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Talking Toddlers: Language Development Through Reading
by Audrey Prince, M.Ed.
Studies show that children exposed to language early in life have social and educational advantages over their peers. Reading is one of the best ways to expose your child to language. Reading to your child will lay the foundation for later independent reading. Reading together regularly can also strengthen the connection between parent and child, helping your toddler feel safe and comfortable. The following tips are useful for getting the most out of reading time with your child.
Tips for Reading to Your Toddler
  • Read to your child as often as you can. Try to have at least one reading time each day.
  • Encourage independence by offering a selection of books and ask your child to choose one.
  • Read slowly to promote understanding.
  • Read expressively using different voices for characters and raising/lowering your voice.
  • Use puppets, finger plays (like "Itsy Bitsy Spider"), or props while you read.
  • Encourage your toddler to clap or sing while you read sing-song books.
  • Talk about the illustrations—point to items and name them. Ask your child to name them with you, and offer praise when he/she is correct.
  • Ask open-ended questions like "Why do you think the lion is going into the woods?" or "What do you think will happen next?" This encourages your child to think about the story and ask questions.
  • Substitute your child's name for the name of a character in the book.
Busy Bodies During Reading Time
Trying to read to a toddler who won't sit still can be frustrating. Be patient and keep trying. Find a few pages that capture the child's interest. Don't force the child to participate in reading, but be sure to try again later. Toddlers love repetition—you may need to read the same book over and over again.
Some toddlers like to stand up while you read to them—others look at a page or two before moving onto something else—but keep the book out. He/she may want to return to the book later, which you should encourage. You may want to keep reading even if your toddler is moving around. Before bedtime, allow your child to touch and play with favorite toys while you read aloud. The sound of your voice will be a reminder of bedtime routine and that books are a part of it. Don't assume that because your child isn't looking at you or the book, that he/she isn't interested or listening.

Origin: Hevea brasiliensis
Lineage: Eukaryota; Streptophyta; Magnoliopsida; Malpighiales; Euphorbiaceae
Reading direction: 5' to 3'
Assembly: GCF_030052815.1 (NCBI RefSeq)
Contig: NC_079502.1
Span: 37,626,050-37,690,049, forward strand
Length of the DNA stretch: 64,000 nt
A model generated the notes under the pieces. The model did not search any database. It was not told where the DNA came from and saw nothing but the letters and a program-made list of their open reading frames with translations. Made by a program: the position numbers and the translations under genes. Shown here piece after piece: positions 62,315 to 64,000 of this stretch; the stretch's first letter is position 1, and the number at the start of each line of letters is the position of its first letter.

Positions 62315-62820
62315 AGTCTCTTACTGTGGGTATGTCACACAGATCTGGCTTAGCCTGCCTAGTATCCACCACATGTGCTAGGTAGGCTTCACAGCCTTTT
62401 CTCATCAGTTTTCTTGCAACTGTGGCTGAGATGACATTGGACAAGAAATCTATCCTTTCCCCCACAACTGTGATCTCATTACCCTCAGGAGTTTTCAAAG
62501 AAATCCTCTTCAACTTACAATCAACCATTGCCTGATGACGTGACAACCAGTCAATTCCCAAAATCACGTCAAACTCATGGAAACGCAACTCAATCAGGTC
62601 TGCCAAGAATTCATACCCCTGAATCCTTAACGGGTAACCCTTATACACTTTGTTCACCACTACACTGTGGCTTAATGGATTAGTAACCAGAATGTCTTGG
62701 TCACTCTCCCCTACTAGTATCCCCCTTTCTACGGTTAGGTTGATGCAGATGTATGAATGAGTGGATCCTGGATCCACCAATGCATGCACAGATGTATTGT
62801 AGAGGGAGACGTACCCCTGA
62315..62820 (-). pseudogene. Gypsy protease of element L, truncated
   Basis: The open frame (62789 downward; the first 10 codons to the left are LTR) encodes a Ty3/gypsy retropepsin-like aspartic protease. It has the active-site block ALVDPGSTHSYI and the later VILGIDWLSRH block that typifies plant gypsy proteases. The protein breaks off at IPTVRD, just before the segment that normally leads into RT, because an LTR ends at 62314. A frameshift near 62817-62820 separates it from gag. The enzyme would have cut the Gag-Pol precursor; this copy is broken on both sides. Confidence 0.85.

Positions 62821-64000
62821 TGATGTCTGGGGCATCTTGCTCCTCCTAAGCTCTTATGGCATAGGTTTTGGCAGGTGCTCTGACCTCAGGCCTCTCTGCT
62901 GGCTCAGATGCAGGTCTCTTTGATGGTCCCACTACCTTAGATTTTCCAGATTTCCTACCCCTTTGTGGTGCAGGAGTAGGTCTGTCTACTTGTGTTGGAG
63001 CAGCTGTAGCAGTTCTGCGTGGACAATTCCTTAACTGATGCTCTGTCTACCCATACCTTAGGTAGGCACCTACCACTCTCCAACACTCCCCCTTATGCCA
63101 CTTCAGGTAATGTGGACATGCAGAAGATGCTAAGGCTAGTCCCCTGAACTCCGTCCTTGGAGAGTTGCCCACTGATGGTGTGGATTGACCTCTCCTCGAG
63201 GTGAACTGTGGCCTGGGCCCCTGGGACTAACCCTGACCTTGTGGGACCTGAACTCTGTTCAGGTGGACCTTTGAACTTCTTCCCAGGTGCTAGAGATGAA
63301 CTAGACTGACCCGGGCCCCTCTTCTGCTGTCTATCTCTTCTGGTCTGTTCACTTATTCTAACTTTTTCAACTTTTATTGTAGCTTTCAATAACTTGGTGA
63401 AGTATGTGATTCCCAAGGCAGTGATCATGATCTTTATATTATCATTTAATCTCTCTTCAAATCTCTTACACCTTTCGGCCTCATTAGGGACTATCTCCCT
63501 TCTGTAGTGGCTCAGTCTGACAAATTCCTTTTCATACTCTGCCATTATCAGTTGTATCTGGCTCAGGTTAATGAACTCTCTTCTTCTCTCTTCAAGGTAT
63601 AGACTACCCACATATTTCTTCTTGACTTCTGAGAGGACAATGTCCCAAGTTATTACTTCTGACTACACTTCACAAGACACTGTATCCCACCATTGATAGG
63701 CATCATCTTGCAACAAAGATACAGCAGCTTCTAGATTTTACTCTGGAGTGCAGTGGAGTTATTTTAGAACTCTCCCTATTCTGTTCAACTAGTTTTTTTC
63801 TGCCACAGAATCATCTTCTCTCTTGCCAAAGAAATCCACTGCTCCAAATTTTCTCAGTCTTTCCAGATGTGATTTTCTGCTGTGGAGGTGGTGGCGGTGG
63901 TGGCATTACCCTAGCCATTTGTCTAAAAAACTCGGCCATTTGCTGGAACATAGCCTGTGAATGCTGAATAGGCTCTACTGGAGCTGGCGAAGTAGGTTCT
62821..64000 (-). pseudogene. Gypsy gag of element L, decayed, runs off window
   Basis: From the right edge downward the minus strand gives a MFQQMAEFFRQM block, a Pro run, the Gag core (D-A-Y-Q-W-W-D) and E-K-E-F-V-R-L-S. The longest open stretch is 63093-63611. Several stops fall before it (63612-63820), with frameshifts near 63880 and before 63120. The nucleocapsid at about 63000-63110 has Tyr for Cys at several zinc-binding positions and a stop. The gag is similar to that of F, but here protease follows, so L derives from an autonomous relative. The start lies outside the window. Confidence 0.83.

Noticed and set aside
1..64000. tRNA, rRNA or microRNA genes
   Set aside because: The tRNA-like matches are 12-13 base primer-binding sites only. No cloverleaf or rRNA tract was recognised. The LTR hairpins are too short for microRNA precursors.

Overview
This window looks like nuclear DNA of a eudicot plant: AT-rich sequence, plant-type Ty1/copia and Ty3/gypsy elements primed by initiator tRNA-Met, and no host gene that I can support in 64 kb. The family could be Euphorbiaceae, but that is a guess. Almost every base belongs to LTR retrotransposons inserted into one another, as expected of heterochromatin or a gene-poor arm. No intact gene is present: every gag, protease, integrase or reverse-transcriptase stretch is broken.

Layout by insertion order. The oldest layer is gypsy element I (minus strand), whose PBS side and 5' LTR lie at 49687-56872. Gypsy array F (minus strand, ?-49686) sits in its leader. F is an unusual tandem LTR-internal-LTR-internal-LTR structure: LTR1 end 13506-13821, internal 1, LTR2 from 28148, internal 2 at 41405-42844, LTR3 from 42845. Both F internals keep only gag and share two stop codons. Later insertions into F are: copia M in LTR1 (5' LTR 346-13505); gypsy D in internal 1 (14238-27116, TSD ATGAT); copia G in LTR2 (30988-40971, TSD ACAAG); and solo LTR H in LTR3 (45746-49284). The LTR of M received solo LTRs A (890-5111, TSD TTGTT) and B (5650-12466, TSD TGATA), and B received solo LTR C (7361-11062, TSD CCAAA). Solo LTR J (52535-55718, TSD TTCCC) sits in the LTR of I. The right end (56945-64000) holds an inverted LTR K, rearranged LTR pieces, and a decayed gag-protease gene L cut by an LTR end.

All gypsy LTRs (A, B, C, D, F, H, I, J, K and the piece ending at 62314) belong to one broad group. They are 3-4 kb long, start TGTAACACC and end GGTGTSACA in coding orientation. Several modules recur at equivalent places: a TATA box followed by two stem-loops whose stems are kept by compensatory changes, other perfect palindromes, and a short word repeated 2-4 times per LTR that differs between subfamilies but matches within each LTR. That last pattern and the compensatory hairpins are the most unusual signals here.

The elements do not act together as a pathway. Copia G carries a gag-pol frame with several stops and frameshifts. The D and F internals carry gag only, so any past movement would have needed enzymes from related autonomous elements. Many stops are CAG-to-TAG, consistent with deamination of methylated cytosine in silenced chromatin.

Choosing Books for Toddlers
  • High-Contrast Books - Simple, bold images hold the most appeal for very young children. Look for patterns (stripes, polka dots, checkers, and black-and-white illustrations with minimal or even no words).
  • Board Books - For toddlers 12–24 months, board books have hard covers and are often about subjects such as bedtime, baths, or mealtime. Try to find board books with rounded edges.
  • Repetitive Text Books - These are books that your toddler can follow along with and feel like he/she is a "reader." These books have words or phrases that repeat throughout the story.
  • Activity Books - Play peek-a-boo. Search for a hidden surprise. Touch something soft and furry. Activity books encourage exploration. A good example is Pat the Bunny by Dorothy Kunhardt. A great idea is to include vinyl bath books in your collection for tub time.
  • Bedtime Books - Reading this type of book is great before bedtime. For example, Goodnight Moon by Margaret Wise Brown; Pajama Time! by Sandra Boynton; or How Do Dinosaurs Say Good Night? by Jane Yolen.
General Guidelines When Choosing Books
  • Simple text; toddlers enjoy repetition
  • Bright, colorful illustrations
  • Familiar actions and objects
  • Things of interest: animals, trucks, toys, etc.
  • Sturdy books
The Child Literacy Centre. Reading to babies, toddlers, and young children. Retrieved February 12, 2008, from
Reading is Fundamental. Reading is fundamental: Your baby, toddler, and preschooler.

*Handy Handouts® are for classroom and personal use only.
Any commercial use is strictly prohibited.

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